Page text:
Aristotle's Poetics (Greek: Περὶ ποιητικῆς; Latin: De Poetica; 1] c. 335 BC 2]) is the earliest surviving work of dramatic theory and first extant philosophical treatise to focus on literary theory. 3] In it, Aristotle offers an account of what he calls "poetry" (a term that derives from a classical Greek term, ποιητής, that means "poet; author; maker" and in this context includes verse drama - comedy, tragedy, and the satyr play - as well as lyric poetry and epic poetry). They are similar in the fact that they are all imitations but different in the three ways that Aristotle describes:
Differences in music rhythm, harmony, meter and melody.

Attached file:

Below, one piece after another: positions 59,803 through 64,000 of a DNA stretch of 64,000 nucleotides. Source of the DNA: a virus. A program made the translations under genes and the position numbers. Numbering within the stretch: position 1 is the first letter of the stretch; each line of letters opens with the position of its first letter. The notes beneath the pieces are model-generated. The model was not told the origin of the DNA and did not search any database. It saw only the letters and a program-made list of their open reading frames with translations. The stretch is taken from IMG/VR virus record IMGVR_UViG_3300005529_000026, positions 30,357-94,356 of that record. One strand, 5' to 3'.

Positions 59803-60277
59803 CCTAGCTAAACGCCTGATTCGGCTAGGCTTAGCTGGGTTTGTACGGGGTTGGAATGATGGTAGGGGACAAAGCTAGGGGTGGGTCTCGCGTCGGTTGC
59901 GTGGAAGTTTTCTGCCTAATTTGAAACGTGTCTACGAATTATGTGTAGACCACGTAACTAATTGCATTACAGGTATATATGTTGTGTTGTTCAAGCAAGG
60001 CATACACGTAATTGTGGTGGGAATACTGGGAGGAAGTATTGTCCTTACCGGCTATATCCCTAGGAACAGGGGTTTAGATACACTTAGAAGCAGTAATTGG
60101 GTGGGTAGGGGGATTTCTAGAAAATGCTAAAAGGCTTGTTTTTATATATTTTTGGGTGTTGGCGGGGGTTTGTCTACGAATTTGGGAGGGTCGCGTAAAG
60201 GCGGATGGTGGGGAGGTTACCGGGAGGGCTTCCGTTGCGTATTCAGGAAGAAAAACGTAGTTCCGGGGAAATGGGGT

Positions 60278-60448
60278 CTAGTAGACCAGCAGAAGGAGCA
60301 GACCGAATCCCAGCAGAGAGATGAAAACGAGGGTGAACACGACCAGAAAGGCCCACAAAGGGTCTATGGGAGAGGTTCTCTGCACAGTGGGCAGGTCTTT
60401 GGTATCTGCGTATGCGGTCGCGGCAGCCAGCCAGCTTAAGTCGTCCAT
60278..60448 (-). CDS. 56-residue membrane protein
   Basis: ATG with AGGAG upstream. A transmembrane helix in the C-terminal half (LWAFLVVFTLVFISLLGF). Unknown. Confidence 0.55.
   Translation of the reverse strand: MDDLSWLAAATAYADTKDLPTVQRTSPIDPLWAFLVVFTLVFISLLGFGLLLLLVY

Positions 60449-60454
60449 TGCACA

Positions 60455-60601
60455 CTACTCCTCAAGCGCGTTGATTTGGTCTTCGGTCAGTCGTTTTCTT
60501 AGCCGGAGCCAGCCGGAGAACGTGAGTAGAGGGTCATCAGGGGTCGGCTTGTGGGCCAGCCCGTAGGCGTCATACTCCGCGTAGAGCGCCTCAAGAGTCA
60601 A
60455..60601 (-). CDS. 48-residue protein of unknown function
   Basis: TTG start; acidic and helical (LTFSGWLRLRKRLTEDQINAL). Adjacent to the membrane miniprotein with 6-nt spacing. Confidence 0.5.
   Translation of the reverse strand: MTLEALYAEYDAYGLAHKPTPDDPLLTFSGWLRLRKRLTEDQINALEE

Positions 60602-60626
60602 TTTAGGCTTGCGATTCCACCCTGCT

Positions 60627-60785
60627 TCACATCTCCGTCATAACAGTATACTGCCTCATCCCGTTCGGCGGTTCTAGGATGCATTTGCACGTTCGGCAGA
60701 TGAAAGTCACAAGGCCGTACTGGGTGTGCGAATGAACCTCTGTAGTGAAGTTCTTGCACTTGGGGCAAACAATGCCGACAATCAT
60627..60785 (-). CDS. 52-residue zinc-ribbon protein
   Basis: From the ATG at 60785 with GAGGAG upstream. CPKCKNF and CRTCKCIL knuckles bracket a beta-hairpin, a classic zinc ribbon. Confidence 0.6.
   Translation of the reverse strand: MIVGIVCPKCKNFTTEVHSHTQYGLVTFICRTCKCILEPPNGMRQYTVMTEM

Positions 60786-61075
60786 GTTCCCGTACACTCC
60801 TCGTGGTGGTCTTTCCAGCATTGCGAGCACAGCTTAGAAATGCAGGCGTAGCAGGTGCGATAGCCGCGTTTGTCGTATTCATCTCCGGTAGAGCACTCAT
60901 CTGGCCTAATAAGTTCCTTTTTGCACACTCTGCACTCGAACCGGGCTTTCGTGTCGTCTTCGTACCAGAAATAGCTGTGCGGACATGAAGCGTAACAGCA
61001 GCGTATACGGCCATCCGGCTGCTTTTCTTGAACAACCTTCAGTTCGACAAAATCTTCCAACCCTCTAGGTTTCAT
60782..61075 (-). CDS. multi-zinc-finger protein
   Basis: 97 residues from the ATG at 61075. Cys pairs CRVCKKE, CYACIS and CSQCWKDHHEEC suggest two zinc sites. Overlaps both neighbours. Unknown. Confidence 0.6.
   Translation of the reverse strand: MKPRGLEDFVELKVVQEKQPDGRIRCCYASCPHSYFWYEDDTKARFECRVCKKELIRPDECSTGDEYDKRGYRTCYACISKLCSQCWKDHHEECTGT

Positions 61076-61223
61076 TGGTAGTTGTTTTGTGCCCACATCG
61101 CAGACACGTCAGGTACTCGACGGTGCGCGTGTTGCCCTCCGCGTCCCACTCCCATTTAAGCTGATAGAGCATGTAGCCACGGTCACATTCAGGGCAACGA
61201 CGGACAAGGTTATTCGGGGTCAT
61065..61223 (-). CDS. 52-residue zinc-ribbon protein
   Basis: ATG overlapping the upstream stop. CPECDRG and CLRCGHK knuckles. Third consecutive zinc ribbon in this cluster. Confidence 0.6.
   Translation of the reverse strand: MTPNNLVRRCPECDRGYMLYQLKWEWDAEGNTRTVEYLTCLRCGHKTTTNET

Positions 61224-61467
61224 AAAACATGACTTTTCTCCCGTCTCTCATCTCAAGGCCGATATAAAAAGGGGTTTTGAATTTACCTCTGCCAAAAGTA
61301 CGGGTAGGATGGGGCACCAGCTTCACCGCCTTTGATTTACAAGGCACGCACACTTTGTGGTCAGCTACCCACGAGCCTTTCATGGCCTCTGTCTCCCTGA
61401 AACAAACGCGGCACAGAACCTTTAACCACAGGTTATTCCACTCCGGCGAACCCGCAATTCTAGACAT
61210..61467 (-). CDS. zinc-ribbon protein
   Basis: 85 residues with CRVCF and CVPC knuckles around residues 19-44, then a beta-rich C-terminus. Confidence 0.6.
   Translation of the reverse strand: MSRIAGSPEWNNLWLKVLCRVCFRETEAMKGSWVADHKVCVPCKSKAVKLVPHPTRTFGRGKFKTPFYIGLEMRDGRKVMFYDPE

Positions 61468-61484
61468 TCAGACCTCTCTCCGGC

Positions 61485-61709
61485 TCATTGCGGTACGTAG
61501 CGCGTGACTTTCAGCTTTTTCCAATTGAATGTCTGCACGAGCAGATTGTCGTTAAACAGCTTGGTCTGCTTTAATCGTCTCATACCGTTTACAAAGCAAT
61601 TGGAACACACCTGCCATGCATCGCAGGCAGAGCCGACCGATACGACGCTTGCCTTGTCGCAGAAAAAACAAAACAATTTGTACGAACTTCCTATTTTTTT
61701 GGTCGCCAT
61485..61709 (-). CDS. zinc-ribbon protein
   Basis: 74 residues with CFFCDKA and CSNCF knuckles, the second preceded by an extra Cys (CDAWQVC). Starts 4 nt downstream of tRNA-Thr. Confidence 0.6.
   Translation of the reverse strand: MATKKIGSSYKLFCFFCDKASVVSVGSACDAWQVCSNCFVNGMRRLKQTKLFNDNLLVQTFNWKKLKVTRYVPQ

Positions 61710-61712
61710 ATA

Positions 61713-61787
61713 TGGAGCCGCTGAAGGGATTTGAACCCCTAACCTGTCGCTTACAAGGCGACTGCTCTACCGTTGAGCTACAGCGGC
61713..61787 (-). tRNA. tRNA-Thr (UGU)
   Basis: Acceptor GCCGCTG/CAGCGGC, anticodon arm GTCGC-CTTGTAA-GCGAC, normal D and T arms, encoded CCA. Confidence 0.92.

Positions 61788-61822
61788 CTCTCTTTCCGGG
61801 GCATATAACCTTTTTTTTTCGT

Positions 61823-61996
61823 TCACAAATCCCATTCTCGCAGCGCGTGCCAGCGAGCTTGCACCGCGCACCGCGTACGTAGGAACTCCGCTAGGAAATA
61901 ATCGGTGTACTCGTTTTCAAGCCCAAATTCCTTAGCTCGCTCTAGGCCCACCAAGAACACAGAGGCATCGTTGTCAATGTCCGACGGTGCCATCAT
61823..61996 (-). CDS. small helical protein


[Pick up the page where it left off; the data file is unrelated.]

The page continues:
Difference of goodness in the characters.
Difference in how the narrative is presented: telling a story or acting it out.
In examining its "first principles", Aristotle finds two: 1) imitation and 2) genres and other concepts by which that of truth is applied/revealed in the poesis. His analysis of tragedy constitutes the core of the discussion. 4] Although Aristotle's Poetics is universally acknowledged in the Western critical tradition, "almost every detail about his seminal work has aroused divergent opinions". 5] The work was lost to the Western world for a long time. It was available in the Middle Ages and early Renaissance only through a Latin translation of an Arabic version written by Averroes.